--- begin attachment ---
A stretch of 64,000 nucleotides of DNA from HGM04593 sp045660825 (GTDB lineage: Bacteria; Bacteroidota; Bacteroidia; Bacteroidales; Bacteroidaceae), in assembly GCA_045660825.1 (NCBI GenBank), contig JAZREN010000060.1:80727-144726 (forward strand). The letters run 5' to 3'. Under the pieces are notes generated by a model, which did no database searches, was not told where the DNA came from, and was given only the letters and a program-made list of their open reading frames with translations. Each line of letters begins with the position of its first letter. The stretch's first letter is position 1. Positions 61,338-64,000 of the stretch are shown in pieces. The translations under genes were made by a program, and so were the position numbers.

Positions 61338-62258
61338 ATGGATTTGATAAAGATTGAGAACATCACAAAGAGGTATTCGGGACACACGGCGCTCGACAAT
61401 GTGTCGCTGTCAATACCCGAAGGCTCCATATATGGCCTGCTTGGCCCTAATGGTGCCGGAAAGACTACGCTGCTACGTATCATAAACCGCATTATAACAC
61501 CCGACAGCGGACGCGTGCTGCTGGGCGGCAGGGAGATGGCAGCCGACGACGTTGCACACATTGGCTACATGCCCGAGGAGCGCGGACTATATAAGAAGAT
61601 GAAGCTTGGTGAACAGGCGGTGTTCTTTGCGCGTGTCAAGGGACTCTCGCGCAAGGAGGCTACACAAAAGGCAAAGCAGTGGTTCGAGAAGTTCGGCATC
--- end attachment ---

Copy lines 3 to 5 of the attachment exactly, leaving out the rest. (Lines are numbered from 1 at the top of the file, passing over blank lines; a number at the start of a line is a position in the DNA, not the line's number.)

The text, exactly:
61338 ATGGATTTGATAAAGATTGAGAACATCACAAAGAGGTATTCGGGACACACGGCGCTCGACAAT
61401 GTGTCGCTGTCAATACCCGAAGGCTCCATATATGGCCTGCTTGGCCCTAATGGTGCCGGAAAGACTACGCTGCTACGTATCATAAACCGCATTATAACAC
61501 CCGACAGCGGACGCGTGCTGCTGGGCGGCAGGGAGATGGCAGCCGACGACGTTGCACACATTGGCTACATGCCCGAGGAGCGCGGACTATATAAGAAGAT